CAIR Honoring 'Jews-Should-Go-to-Germany' Helen Thomas
White House reporter who resigned after Jew-hating remarks will receive lifetime achievement award from Arab lobby.
By Gil Ronen
First Publish: 9/20/2010, 11:59 AM / Last Update: 9/20/2010, 12:53 PM
Helen Thomas, the veteran White House correspondent who resigned from Hearst newspapers in June after a row over her anti-Jewish comments, will receive a lifetime achievement award from the Council on American-Islamic Relations.
CAIR will honor Thomas, 90, who is of Lebanese descent, at its Leadership Conference and 16th Annual Fundraising Banquet on October 9 in Arlington, Va.
The interview which forced Thomas's resignation took place on May 27, on the White House lawn. Thomas was interviewed by Rabbi David Nesenoff. The short interview, which quickly became an Internet hit, went thus:
Nesenoff: Any comments on Israel? We're asking everybody today, any comments on Israel?Thomas: Tell them to get the hell out of Palestine.Nesenoff: Oooh. Any better comments on Israel?Thomas: Remember, these people [the Arabs - ed.] are occupied and it's their land. It's not German, it's not Poland...Nesenoff: So where should they go, what should they do?Thomas: They - go home.Nesenoff: Where's the home?Thomas: Poland. Germany.Nesenoff: So you're saying the Jews go back to Poland and Germany?Thomas: And America and everywhere else. Why push people out of there who have lived there for centuries? See?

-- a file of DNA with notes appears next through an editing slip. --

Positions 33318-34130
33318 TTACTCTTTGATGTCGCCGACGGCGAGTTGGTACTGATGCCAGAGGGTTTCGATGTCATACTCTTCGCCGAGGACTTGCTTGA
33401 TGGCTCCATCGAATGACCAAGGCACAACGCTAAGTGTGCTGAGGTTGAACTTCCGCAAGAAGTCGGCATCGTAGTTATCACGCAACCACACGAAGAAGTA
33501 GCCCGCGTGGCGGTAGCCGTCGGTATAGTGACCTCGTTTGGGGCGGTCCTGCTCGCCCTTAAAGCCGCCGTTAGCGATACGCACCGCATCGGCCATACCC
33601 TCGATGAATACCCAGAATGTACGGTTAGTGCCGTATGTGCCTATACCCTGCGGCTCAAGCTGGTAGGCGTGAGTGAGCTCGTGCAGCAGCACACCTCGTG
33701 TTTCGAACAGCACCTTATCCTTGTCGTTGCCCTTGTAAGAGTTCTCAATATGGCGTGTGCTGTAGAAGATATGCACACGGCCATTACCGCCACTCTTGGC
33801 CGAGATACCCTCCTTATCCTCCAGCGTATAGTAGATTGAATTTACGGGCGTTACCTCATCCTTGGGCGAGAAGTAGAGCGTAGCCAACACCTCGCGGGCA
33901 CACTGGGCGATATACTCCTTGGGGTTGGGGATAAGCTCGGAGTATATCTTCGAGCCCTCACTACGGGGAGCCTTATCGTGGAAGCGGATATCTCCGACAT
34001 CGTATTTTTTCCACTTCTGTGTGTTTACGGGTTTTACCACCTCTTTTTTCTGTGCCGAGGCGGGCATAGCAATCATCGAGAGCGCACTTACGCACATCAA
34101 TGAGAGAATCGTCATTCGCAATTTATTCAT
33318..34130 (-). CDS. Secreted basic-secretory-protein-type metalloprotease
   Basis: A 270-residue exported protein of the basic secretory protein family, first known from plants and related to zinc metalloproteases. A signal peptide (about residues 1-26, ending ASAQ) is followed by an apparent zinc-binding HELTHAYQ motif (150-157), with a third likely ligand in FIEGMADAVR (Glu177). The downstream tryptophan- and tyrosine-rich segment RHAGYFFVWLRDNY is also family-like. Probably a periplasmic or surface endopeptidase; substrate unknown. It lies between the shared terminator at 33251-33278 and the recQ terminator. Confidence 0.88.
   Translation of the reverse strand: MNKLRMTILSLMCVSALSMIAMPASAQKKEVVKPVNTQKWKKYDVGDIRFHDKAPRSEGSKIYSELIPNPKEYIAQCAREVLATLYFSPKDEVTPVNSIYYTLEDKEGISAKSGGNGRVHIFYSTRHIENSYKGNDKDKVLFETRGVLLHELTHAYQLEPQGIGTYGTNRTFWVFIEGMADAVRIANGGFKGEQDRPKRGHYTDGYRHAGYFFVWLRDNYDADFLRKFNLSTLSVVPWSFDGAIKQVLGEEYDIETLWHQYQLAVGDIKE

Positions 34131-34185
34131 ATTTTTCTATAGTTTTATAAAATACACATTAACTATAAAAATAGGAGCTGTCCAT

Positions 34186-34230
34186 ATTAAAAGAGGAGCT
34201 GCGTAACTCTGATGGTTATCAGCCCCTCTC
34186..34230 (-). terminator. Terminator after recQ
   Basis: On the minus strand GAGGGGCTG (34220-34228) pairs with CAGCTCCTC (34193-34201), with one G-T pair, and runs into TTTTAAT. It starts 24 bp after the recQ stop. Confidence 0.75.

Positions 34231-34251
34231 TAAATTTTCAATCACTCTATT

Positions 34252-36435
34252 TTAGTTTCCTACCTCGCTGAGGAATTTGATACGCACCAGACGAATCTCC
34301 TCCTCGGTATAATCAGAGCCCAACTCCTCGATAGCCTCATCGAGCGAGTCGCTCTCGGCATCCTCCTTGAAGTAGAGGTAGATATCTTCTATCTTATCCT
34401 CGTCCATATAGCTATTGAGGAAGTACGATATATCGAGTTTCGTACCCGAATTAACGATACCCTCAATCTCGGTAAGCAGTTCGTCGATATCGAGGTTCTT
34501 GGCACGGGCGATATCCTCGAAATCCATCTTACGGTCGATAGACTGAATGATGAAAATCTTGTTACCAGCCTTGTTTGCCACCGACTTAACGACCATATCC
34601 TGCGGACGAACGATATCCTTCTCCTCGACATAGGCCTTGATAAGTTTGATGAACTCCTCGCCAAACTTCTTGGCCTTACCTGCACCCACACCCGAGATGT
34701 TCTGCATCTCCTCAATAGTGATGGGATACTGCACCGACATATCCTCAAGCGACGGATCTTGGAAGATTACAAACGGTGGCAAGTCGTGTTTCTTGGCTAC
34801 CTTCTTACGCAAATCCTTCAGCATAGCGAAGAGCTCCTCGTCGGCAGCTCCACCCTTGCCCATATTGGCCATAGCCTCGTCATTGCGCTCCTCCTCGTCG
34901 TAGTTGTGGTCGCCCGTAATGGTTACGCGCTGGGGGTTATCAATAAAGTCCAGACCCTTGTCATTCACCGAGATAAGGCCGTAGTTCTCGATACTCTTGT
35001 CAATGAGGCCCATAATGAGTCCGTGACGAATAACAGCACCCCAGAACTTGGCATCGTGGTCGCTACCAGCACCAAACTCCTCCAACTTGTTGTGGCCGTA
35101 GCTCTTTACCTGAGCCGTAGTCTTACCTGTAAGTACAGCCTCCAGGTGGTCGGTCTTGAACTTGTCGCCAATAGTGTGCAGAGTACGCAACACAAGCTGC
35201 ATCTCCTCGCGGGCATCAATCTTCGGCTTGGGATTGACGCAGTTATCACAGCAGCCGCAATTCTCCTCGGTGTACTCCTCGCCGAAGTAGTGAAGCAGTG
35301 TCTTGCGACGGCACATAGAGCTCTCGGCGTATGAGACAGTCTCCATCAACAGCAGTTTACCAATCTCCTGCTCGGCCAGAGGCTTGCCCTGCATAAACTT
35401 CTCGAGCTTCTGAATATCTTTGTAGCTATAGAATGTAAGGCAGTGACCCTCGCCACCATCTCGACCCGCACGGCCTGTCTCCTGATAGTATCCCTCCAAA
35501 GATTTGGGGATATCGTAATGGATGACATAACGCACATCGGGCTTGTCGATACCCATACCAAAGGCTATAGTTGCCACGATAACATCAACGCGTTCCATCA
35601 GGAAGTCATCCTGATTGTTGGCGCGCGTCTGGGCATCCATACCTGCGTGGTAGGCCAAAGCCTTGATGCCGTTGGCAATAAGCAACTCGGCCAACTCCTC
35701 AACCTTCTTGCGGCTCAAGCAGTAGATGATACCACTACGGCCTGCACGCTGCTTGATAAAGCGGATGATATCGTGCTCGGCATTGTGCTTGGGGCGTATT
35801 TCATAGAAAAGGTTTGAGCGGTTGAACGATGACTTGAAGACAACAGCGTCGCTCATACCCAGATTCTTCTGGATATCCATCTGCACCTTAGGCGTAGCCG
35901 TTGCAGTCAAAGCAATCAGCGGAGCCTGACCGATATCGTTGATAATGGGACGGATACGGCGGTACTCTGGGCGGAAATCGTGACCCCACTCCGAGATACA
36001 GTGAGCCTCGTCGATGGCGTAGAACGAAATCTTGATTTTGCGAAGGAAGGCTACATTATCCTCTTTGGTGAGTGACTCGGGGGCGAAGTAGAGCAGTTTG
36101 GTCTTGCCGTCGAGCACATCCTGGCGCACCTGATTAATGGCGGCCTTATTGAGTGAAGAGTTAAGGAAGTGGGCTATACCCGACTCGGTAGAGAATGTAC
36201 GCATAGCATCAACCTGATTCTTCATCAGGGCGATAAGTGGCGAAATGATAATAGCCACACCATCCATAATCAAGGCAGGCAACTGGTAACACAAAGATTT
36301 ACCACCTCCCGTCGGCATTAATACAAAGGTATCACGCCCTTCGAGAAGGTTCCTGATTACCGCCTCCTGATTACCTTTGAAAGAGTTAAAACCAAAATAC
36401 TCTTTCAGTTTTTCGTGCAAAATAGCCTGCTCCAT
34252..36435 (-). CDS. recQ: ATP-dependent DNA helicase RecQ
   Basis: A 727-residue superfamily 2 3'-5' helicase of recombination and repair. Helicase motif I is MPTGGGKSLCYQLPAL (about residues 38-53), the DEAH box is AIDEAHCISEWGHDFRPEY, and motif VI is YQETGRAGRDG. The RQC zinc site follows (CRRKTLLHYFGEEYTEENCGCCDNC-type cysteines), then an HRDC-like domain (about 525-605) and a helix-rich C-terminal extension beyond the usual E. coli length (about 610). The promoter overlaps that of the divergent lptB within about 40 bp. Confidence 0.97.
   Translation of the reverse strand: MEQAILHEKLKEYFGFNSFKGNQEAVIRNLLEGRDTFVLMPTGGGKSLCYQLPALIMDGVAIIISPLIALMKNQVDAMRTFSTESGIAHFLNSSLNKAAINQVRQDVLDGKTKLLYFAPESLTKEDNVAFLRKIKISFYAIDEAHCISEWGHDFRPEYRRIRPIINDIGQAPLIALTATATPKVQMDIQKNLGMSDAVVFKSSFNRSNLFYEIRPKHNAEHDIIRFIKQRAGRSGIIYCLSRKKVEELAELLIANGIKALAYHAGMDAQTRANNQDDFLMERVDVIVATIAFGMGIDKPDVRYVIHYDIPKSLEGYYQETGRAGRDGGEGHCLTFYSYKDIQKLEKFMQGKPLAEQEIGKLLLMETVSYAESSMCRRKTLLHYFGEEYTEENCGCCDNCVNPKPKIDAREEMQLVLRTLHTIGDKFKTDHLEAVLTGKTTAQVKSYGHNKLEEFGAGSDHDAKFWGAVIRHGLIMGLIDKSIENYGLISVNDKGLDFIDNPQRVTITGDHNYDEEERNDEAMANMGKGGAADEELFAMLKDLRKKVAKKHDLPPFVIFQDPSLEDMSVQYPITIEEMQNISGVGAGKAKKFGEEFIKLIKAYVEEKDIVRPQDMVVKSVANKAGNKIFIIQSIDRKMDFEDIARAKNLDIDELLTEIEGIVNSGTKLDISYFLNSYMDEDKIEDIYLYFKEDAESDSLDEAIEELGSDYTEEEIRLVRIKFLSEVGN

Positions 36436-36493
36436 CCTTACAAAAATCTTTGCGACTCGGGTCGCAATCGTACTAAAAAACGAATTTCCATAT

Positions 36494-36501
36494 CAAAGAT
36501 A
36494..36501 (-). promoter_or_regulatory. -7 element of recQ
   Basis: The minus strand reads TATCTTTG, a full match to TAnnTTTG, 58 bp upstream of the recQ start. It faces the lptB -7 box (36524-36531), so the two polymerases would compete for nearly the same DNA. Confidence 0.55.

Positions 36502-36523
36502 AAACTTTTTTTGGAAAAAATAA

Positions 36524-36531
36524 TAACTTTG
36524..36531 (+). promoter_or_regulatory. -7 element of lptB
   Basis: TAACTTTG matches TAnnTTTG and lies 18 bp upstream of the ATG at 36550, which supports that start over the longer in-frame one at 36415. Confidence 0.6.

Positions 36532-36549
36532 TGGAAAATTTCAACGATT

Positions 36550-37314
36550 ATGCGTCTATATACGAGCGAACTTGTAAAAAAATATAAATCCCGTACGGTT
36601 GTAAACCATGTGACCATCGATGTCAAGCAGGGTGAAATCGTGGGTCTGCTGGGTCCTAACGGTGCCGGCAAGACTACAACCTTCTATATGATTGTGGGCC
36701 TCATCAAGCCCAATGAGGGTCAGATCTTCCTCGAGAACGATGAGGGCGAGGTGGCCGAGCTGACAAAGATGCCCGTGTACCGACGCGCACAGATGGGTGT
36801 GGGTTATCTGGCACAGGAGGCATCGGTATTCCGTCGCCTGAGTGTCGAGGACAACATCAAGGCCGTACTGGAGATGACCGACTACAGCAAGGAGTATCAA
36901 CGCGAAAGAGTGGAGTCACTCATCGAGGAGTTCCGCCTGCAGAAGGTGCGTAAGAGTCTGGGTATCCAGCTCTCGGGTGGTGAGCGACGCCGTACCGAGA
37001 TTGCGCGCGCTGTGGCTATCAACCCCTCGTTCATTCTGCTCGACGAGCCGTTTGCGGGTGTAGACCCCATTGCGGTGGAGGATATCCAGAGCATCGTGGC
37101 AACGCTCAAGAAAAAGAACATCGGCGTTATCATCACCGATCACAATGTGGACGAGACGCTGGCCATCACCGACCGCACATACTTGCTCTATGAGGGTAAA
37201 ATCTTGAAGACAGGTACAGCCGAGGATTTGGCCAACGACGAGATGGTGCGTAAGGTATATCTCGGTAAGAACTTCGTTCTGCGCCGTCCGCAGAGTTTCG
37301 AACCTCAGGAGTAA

The White House Correspondents Association and the White House itself rebuked Thomas, and President Barack Obama said she had made “the right call” in resigning.
Thomas later apologized, saying: “I deeply regret my comments I made last week regarding the Israelis and the Palestinians. They do not reflect my heartfelt belief that peace will come to the Middle East only when all parties recognize the need for mutual respect and tolerance. May that day come soon.”
Nesenoff said he received tens of thousands of hate e-mails after the video became public, and said last week that he has “never been closer” to making Aliyah to Israel, according to the Jerusalem Post.
Nesenoff said he had “always considered making Aliyah,” and that he had been deeply moved by the outpouring of support he received from Israelis after the Thomas affair.